In the last few years, a number of picture books have appeared that purport to give an introduction to the city of London. London is both a global and a very local city; a city of vast wealth and incredible poverty; a tourist city and a place that many groups with their origins elsewhere call home. I was interested in the ways that picture books did, or did not, capture the diversity of London—and what kind of city they presented to children.
I started thinking about London’s image when preparing a lecture on alphabet books for my children’s literature students. Elsewhere I have written about imperialist alphabet books for children from the Victorian and Edwardian eras, books such as Mrs. Ernest Ames’ An ABC for Baby Patriots (1899–but it was republished in 2010) which depicts African kings “subdued” by Britain “because they’d been naughty.” It was because of that book that I purchased a copy of Christopher Brown’s An Alphabet of London (2012) recently. The book is a dual audience book, which in this case means “design majors” and “children of university professors,” because it is not a children’s ABC book in the traditional sense. It comes with a foreword (about living in London) and an afterword (about creating linocuts) that are almost as long as the alphabet itself. Still, the back cover blurb made the bold claim of “more than 200 superb images showing every aspect of London past and present” so I thought it might prove an antidote to the alphabets of imperialist Britain.
As a children’s literature professor, it was pleasant to see the letter P and find both Paddington and Poppins (as in Mary) represented, but another P, Peter Pan, was nowhere to be seen. I mention this because An Alphabet of London could never live up to its back cover blurb, of course. Still, I must say it was disappointing to find that “every aspect of London past and present” did not include a single Black face. I checked under W for West Indian, N for Notting Hill Carnival, O for Olaudah Equiano, even K for Lord Kitchener, calypso-ing off the Empire Windrush, all to no avail.
To be fair, there is some diversity represented in An Alphabet of London. The letter I has an (inexplicably) ice skating Indian and J represents the “Jewish community” by a gentleman who looks vaguely like a Turkish sultan. Both of these are corner illustrations and they are far from depicting diversity as normal or non-exoticized. The letter M is the only one to give the main illustration to a diverse group; it shows the East London Mosque with some Muslims outside of it. But given that according to the 2011 census, just over 13% of Londoners identified themselves as Black (http://www.theguardian.com/uk/blog/2012/dec/11/census-data-released-live-coverage#block-50c71da495cbcfe457e3dbef) their absence in Brown’s book is surprising.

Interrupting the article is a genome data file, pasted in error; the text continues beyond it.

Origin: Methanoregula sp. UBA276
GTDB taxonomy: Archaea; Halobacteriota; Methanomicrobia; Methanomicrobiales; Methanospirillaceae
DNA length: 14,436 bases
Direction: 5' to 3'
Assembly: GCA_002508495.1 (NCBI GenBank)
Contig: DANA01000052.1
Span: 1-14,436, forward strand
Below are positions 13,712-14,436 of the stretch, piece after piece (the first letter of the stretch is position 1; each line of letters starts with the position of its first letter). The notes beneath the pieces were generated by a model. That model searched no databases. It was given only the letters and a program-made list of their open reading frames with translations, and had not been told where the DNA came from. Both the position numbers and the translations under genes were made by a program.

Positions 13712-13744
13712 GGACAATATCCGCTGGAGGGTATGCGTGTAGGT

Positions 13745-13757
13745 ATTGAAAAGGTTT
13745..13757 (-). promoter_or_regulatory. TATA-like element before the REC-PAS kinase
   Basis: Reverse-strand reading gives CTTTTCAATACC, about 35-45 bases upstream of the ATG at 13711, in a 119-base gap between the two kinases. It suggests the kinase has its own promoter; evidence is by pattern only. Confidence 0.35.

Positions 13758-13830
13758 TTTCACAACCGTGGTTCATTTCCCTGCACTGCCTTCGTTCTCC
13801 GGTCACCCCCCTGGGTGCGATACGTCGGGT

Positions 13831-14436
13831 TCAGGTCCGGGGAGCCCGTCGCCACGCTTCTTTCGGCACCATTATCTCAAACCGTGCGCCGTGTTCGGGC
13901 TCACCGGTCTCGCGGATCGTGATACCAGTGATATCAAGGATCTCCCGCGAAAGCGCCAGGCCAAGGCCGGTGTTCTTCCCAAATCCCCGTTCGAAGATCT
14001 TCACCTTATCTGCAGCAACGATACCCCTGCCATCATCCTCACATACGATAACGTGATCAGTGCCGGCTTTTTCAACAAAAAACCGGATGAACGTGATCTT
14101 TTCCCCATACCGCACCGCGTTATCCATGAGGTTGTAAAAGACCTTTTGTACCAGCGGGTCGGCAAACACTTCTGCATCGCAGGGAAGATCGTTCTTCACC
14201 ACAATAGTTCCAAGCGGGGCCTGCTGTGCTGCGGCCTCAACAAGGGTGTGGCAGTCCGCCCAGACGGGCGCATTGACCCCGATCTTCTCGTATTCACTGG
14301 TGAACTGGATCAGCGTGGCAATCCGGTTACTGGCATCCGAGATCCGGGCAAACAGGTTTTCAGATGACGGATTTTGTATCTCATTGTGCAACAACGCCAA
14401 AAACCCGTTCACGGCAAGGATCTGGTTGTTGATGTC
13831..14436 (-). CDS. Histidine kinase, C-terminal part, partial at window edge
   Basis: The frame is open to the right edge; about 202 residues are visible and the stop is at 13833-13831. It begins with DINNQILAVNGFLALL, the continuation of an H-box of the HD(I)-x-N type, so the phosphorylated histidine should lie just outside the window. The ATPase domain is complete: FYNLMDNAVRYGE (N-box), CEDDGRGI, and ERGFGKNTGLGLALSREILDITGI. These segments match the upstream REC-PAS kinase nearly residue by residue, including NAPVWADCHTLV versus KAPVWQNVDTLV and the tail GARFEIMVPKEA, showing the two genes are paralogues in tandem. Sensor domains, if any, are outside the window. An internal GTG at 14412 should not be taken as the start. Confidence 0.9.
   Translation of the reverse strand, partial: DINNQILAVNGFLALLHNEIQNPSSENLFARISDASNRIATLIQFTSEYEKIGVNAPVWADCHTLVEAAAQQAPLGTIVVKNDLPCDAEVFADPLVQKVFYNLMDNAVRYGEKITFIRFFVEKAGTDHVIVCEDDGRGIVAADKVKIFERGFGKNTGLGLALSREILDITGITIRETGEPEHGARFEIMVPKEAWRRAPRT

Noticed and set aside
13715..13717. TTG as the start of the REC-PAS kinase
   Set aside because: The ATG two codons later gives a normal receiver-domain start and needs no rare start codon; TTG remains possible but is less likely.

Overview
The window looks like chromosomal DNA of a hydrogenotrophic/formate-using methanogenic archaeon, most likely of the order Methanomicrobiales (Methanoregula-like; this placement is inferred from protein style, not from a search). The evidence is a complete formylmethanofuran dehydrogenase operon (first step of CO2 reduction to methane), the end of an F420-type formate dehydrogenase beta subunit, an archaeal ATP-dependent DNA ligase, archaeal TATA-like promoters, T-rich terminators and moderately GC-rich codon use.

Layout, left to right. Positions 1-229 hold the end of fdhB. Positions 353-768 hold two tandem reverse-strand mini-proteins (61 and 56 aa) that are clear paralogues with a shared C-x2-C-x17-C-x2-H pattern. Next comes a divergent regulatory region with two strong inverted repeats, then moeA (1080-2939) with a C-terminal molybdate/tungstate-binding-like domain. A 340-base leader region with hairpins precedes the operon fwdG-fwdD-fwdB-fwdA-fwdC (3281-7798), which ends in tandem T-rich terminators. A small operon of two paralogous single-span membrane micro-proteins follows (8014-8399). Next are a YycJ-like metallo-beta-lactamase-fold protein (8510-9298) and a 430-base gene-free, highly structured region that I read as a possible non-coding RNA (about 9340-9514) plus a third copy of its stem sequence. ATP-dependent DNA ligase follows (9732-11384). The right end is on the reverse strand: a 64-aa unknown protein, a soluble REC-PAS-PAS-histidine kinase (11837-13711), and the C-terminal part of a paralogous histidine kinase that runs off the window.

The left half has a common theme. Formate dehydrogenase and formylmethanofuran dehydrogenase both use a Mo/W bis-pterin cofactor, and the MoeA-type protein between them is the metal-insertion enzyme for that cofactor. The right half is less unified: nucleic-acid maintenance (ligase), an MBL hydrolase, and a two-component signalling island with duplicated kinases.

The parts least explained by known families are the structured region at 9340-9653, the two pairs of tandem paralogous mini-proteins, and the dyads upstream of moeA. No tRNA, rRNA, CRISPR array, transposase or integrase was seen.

Or perhaps not. London has been represented as populated by white people only for a long time. The Ladybird Book of London (1961) has few clearly visible people, as its focus is mainly on the massiveness of British monuments and technology. But St. James Park, the British Museum, and the zoo are not visited by non-white tourists or school groups. In Roxie Munro’s The Inside Outside Book of London (1989), buses, trains, and the crowds around the Queen’s parade show no diversity either. Both the 1960s and 1980s were time periods when the Black British population was growing and very much in the news, and yet popular forms of culture tended to ignore them.
Yet there are exceptions in picture books about London where diversity is present as an ordinary aspect of everyday London. In the early days of the Windrush generation, it took an outsider to see Black British people (at least in mainstream picture books offering a tourist vision of the city). Czech-born illustrator Miroslav Sasek published This is London in 1959, the year after the Notting Hill Riot. His book, like the others discussed here, had all the expected tourist destinations. But it also showed London as vibrant and diverse, with non-white people living and working happily in the city. More recently, Salvatore Rubbino, who lives in the city, published an equally diverse introduction, A Walk in London (2011); this book is the first of the genre that I’ve seen to show a Black Londoner in suit-and-tie, on a cell phone and presumably on the way to the office. These depictions are very different from Brown’s, who even in his few instances of diverse illustration emphasizes the exotic rather than the ordinary.
How London looks matters to Brits and non-Brits alike. Cultural production helps people understand what the people of that place value and want to embrace. Just within the last two weeks in London, the television soap “Eastenders” has been criticized—again—for not representing the ethnic diversity of the city, and students at UCL and LSE have wondered “Why is my curriculum white?” (https://www.youtube.com/watch?v=Dscx4h2l-Pk&feature=youtu.be). The critics of all-white London cultural production point out that by leaving out minority groups, whiteness becomes ever more normalized. The more representations people—children—get of an all-white London, the more likely they are to believe that’s the way that London was, is, and ever shall be. People who don’t fit the vision of a “normal Briton” feel invisible and unwelcome in society. Christopher Brown’s An Alphabet of London cannot be responsible for representing every member of society. But picture books, which are often a child’s first encompassing vision of a place or group of people, deliver critical messages about diversity. As adults, we should care which London our children see.